“The week before the Monday she was killed with her colleagues, Joy came here; to my house. You know, she was seven months’ pregnant. She was always coming here. The day she came, my wife took her to a traditional birth attendant who told her that the pregnancy was stable.
“We were waiting for the day she would give birth for us to celebrate. She had a daughter 20 years ago. Unfortunately her daughter, who was five years old, died with seven other persons in a ghastly motor accident in this community. Since then, Joy did not have another pregnancy until the last one she was killed with.
“I’m aware that some persons were even making mockery of her because she was childless. But God decided to give her joy with another pregnancy she was carrying before they killed her.”
Amikpo, who struggled to contain his emotions, said he and his father’s siblings were devastated by Joy’s sudden death.
Narrating how he received the sad news, he said: “That very morning, I just arrived at my place of work when my daughter called me and said, ‘daddy, please come. Some people are looking for you. They said Aunty Joy is dead.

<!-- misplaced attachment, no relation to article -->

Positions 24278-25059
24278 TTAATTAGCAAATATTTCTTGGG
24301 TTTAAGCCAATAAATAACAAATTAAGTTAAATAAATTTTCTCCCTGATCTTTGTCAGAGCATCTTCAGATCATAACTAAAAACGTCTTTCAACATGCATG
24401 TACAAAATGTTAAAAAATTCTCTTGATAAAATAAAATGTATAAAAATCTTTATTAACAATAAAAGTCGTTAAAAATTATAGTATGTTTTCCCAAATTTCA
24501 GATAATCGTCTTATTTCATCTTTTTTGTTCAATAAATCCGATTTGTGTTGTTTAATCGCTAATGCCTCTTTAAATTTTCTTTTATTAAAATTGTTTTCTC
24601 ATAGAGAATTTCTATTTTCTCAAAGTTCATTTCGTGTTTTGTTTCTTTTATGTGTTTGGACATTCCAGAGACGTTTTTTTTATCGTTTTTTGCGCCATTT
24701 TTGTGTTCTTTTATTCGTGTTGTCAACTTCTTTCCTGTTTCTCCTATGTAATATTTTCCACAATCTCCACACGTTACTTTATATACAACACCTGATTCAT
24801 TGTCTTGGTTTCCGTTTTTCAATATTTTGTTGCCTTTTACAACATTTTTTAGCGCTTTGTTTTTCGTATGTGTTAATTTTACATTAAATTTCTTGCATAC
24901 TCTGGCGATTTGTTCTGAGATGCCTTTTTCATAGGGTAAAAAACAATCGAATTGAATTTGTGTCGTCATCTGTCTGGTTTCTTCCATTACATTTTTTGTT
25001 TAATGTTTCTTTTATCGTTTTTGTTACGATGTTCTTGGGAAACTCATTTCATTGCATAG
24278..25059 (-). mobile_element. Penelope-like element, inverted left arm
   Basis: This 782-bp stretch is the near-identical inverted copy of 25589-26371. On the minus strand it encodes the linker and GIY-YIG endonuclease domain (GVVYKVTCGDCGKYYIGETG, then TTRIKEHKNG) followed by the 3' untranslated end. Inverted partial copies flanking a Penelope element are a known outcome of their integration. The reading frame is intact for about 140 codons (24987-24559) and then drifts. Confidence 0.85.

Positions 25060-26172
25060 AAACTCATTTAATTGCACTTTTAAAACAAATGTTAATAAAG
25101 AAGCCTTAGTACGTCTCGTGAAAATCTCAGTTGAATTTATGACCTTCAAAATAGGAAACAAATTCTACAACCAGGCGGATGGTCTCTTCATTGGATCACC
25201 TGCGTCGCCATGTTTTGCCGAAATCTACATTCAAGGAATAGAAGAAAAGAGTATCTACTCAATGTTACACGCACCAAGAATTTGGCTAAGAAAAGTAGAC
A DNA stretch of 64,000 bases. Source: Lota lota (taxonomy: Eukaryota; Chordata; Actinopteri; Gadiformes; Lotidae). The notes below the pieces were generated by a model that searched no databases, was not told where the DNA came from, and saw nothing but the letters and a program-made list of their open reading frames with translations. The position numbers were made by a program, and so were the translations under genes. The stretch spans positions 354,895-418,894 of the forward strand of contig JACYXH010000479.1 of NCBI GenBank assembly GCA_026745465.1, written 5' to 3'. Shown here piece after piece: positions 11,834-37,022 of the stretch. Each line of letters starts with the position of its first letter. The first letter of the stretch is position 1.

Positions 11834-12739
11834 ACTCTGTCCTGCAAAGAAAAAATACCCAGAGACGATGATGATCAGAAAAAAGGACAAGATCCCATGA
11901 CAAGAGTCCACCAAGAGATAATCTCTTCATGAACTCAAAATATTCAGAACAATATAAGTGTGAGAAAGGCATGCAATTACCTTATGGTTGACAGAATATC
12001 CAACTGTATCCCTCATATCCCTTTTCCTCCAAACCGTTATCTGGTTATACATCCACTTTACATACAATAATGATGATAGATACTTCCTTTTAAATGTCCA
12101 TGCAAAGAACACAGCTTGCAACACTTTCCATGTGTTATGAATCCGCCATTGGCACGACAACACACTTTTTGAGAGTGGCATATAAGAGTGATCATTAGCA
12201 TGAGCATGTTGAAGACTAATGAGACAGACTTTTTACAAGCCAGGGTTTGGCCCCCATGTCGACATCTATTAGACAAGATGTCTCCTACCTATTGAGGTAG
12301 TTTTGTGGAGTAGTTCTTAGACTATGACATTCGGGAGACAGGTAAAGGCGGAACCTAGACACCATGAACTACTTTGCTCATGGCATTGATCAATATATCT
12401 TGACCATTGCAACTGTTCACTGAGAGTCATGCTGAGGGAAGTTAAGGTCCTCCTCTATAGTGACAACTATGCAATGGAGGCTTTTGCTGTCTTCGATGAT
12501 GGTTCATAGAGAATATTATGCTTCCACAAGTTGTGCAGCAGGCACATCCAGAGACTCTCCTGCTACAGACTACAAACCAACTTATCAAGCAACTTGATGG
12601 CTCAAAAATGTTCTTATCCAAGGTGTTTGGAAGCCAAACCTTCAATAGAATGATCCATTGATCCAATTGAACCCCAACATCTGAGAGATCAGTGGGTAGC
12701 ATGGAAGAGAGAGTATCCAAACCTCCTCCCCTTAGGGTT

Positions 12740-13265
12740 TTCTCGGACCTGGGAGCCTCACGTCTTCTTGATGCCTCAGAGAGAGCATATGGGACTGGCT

“I couldn’t believe it. Immediately, I started developing goose pimples. I caught cold. I was shivering. When I came back, I met my cousins in my house here. We decided to go to the police station at Agudama-Ekpetiama to actually confirm. Getting close to Tombia Junction, I decided to her phone number. When I called, another person, a lady picked the call.
“I said, ‘please, give the phone to the owner let me speak with the owner. She answered, sorry the owner (of the phone is late). I introduced myself to the lady that I’m the elder brother to Joy. So, she told me she was at the police station at Agudama-Ekpetiama.
“When we got there, I called the phone number again and the lady waved at us and I knew she was the one who answered my call. She handed Joy’s phone to me. She took me and my people to where Joy was killed. She was killed in active service; right inside the police station, not outside the police station, its painful.
“She said, ‘Look at this blood. It is Joy’s blood’. I couldn’t believe Joy was dead until we got to the mortuary. It was there and then I confirmed that my sister is no more. When I saw Joy’s corpse in the mortuary, I confirmed that the story was real. Well, she is gone! No amount of talking and crying will bring her back to life.”